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Elon Musk has 81 million Twitter followers, and he has used the platform to, among other things, criticize Twitter’s left-wing, anti-free speech practices. So the news that he had become Twitter’s largest shareholder with a 9 percent stake was seismic. It was soon followed by an invitation to join Twitter’s board of directors, which he initially seemed to accept. But on Saturday Musk announced that he was declining the offer of a board seat.
Why did he do that? As a member of Twitter’s board of directors, he would have had a fiduciary duty to the company that likely would have barred him from publicly criticizing it–e.g., on Twitter. Also, as a board member his ownership stake would have been limited to 14.9% of the company’s outstanding shares. By remaining an outsider, Elon preserves the opportunity for a hostile takeover, or, less dramatically, a controlling influence on the board.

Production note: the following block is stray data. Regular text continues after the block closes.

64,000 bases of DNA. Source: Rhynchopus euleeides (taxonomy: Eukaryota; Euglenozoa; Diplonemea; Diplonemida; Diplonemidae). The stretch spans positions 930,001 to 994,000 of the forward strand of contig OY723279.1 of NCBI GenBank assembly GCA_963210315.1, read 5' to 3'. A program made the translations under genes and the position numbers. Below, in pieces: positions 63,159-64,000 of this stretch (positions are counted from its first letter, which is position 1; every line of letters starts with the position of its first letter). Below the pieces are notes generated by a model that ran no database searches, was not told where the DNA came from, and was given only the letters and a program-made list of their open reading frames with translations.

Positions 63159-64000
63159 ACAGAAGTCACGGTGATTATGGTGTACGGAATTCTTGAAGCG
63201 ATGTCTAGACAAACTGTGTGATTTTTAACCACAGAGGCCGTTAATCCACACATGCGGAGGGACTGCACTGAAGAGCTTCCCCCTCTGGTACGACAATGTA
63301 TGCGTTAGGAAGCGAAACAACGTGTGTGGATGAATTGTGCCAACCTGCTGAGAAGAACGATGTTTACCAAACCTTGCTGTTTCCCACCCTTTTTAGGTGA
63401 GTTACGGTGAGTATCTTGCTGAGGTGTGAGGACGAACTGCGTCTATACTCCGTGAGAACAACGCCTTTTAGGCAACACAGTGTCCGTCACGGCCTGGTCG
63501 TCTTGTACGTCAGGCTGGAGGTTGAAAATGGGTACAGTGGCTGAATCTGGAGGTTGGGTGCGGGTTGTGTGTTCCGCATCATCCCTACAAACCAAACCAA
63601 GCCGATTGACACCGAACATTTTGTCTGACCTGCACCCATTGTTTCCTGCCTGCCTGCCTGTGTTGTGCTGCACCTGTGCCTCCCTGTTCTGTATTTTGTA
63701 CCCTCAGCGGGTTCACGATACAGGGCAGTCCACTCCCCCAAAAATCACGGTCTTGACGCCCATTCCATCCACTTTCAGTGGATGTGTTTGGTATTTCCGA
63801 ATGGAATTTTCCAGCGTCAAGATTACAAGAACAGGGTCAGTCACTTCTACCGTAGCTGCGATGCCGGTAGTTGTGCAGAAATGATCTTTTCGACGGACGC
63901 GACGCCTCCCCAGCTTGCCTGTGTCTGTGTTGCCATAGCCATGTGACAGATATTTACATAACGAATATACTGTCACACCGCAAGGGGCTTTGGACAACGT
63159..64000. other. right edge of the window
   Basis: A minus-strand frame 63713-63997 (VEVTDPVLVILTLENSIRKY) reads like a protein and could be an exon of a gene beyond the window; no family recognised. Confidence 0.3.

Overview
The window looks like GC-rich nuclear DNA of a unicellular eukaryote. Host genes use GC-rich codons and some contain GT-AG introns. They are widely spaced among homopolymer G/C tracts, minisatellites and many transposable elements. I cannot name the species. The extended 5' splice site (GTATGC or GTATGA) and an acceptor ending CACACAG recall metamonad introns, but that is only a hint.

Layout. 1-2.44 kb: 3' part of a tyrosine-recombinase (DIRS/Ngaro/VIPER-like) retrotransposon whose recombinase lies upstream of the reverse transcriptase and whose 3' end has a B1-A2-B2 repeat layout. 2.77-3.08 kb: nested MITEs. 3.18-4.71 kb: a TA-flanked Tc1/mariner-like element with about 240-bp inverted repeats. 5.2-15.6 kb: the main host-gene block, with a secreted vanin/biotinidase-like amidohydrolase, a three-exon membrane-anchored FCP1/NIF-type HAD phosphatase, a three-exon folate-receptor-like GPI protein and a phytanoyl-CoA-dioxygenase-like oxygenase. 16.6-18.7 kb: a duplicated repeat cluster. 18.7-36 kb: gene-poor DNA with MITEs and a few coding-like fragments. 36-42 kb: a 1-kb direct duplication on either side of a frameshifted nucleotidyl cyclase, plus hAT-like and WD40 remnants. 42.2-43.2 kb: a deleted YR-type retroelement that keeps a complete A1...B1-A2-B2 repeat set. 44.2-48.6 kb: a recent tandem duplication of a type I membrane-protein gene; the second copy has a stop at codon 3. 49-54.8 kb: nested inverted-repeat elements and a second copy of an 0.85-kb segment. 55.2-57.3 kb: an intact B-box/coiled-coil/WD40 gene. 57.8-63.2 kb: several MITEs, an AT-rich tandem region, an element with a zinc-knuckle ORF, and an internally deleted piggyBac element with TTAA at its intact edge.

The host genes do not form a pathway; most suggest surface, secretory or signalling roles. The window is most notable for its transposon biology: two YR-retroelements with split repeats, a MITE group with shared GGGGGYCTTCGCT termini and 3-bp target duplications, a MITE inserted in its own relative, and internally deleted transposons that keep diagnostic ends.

All of which bodes well for those of us who fear that the dominant platforms, like Twitter and Facebook, may be natural monopolies due to network effects, and who care about diversity in what has become the de facto public square.